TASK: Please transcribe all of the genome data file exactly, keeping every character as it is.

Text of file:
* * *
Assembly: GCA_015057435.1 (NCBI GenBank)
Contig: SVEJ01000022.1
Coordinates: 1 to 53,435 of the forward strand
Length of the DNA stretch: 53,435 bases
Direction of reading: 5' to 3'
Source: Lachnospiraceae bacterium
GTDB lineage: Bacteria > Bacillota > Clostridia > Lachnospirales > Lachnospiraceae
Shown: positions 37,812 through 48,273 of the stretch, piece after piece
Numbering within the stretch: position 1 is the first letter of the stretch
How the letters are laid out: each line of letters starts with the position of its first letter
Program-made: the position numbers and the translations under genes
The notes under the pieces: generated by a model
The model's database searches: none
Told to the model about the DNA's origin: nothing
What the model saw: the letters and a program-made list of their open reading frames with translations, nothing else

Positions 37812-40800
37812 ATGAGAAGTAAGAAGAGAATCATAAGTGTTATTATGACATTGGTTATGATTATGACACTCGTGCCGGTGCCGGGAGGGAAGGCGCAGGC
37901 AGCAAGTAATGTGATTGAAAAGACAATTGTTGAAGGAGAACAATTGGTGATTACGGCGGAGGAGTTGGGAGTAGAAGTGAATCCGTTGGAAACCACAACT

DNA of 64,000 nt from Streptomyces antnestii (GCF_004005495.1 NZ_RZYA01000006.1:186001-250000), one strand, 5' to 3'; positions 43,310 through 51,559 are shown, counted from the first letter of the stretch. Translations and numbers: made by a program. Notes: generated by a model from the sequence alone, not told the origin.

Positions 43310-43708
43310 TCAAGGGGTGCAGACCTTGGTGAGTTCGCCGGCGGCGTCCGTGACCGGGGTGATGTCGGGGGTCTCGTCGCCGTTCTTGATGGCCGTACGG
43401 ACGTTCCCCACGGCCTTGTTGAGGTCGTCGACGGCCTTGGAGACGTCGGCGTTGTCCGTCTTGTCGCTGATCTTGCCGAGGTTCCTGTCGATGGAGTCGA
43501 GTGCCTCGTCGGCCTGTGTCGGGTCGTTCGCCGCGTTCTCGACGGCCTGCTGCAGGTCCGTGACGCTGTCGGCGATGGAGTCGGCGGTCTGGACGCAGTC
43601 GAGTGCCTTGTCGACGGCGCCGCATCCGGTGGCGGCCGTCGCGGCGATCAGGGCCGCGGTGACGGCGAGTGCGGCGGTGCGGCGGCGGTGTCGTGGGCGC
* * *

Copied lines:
Assembly: GCA_015057435.1 (NCBI GenBank)
Contig: SVEJ01000022.1
Coordinates: 1 to 53,435 of the forward strand
Length of the DNA stretch: 53,435 bases
Direction of reading: 5' to 3'
Source: Lachnospiraceae bacterium
GTDB lineage: Bacteria > Bacillota > Clostridia > Lachnospirales > Lachnospiraceae
Shown: positions 37,812 through 48,273 of the stretch, piece after piece
Numbering within the stretch: position 1 is the first letter of the stretch
How the letters are laid out: each line of letters starts with the position of its first letter
Program-made: the position numbers and the translations under genes
The notes under the pieces: generated by a model
The model's database searches: none
Told to the model about the DNA's origin: nothing
What the model saw: the letters and a program-made list of their open reading frames with translations, nothing else

Positions 37812-40800
37812 ATGAGAAGTAAGAAGAGAATCATAAGTGTTATTATGACATTGGTTATGATTATGACACTCGTGCCGGTGCCGGGAGGGAAGGCGCAGGC
37901 AGCAAGTAATGTGATTGAAAAGACAATTGTTGAAGGAGAACAATTGGTGATTACGGCGGAGGAGTTGGGAGTAGAAGTGAATCCGTTGGAAACCACAACT

DNA of 64,000 nt from Streptomyces antnestii (GCF_004005495.1 NZ_RZYA01000006.1:186001-250000), one strand, 5' to 3'; positions 43,310 through 51,559 are shown, counted from the first letter of the stretch. Translations and numbers: made by a program. Notes: generated by a model from the sequence alone, not told the origin.

Positions 43310-43708
43310 TCAAGGGGTGCAGACCTTGGTGAGTTCGCCGGCGGCGTCCGTGACCGGGGTGATGTCGGGGGTCTCGTCGCCGTTCTTGATGGCCGTACGG
43401 ACGTTCCCCACGGCCTTGTTGAGGTCGTCGACGGCCTTGGAGACGTCGGCGTTGTCCGTCTTGTCGCTGATCTTGCCGAGGTTCCTGTCGATGGAGTCGA
43501 GTGCCTCGTCGGCCTGTGTCGGGTCGTTCGCCGCGTTCTCGACGGCCTGCTGCAGGTCCGTGACGCTGTCGGCGATGGAGTCGGCGGTCTGGACGCAGTC
43601 GAGTGCCTTGTCGACGGCGCCGCATCCGGTGGCGGCCGTCGCGGCGATCAGGGCCGCGGTGACGGCGAGTGCGGCGGTGCGGCGGCGGTGTCGTGGGCGC